Ten measurements were taken at ten different locations on a single sample to avoid the effect of indenture resting on
hard reinforcement particles.

3. Tribological Test

The tribological test was carried out at room temperature, by using ASTM: G99 standard in a DUCOM pin-on-
disc tribometer. Each pin sample has a diameter of 8mm and is 50mm in length. The pin sample slides against the
SAE52100 bearing steel (63HRC) disc of 55mm diameter and 10mm thickness. The same surface roughness is
maintained on the disc and pin samples. The tribological experiments were optimized by using Taguchi technique.
Each pin sample was weighed before and after the test by the same analytical balancing machine for calculating the
exact weight lost. The worn out surfaces were cleaned with acetone before weighing.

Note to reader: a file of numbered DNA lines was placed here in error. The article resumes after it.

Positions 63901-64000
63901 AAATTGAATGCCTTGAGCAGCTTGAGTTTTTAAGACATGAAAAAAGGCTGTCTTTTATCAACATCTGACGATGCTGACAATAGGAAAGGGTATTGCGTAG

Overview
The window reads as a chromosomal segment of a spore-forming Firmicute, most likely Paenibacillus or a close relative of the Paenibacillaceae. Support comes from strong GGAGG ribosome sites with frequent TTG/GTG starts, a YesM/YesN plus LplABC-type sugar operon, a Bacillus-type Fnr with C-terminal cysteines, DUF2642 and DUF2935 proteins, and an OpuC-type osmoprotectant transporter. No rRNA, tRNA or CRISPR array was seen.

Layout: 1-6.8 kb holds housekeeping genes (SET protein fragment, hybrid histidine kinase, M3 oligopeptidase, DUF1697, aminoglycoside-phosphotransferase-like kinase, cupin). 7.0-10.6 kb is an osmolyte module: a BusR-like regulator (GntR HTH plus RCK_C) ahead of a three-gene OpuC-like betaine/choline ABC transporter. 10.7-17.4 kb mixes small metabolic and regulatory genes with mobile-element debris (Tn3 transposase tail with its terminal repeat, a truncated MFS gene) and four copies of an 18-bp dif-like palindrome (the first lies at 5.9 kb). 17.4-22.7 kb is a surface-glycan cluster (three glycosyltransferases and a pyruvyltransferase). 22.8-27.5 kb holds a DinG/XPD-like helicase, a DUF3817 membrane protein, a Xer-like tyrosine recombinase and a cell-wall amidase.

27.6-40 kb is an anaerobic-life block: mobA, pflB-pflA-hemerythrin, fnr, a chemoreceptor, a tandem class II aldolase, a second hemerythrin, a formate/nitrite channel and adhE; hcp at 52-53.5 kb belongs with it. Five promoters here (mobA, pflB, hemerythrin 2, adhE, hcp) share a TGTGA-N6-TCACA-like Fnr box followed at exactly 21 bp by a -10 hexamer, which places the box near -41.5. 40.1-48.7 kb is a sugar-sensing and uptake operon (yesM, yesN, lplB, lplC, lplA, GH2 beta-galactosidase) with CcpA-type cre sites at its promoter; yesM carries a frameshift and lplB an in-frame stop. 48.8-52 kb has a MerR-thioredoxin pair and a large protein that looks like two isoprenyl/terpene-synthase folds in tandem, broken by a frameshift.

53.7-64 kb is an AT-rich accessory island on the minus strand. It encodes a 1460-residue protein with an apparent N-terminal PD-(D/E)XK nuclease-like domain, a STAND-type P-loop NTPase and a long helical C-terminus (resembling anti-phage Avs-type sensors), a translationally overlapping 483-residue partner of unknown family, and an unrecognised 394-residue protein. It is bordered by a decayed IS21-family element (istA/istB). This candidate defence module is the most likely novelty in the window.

3.1. Taguchi Method

Optimization of tribological experiment process parameters is a difficult task and it is not easy to control. To
overcome this problem, the Taguchi method has a peculiar design called Orthogonal Array (OA) which contains
well balanced experiments to improve the quality with reduced experimental cost and time. This method is used to
measure the statistical performance of experiments and is called the signal-to-noise (S/N) ratio. The S/N ratio has
three categories namely, the Smaller the better (SB), Medium is the best (MB) and the higher the better (HB). In
tribological applications, the statistical performance of the smaller the better is used for achieving reduced wear rate.
Followed by the statistical analysis of each performance of each experiment, an analysis of variance (ANOVA) is